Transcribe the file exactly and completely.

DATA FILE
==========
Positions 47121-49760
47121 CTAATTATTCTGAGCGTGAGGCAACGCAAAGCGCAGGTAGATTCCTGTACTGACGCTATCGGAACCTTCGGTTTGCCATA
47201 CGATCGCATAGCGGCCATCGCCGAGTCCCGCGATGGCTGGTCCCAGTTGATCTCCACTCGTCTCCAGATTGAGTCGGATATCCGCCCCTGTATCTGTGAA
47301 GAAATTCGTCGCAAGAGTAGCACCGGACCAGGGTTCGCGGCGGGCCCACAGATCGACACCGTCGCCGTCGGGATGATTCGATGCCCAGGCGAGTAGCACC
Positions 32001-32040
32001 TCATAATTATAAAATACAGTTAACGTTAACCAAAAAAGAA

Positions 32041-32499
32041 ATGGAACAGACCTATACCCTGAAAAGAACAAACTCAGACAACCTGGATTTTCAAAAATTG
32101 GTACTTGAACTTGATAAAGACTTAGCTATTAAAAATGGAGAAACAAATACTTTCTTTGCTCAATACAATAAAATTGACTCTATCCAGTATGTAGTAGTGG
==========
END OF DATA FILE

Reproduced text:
Positions 47121-49760
47121 CTAATTATTCTGAGCGTGAGGCAACGCAAAGCGCAGGTAGATTCCTGTACTGACGCTATCGGAACCTTCGGTTTGCCATA
47201 CGATCGCATAGCGGCCATCGCCGAGTCCCGCGATGGCTGGTCCCAGTTGATCTCCACTCGTCTCCAGATTGAGTCGGATATCCGCCCCTGTATCTGTGAA
47301 GAAATTCGTCGCAAGAGTAGCACCGGACCAGGGTTCGCGGCGGGCCCACAGATCGACACCGTCGCCGTCGGGATGATTCGATGCCCAGGCGAGTAGCACC
Positions 32001-32040
32001 TCATAATTATAAAATACAGTTAACGTTAACCAAAAAAGAA

Positions 32041-32499
32041 ATGGAACAGACCTATACCCTGAAAAGAACAAACTCAGACAACCTGGATTTTCAAAAATTG
32101 GTACTTGAACTTGATAAAGACTTAGCTATTAAAAATGGAGAAACAAATACTTTCTTTGCTCAATACAATAAAATTGACTCTATCCAGTATGTAGTAGTGG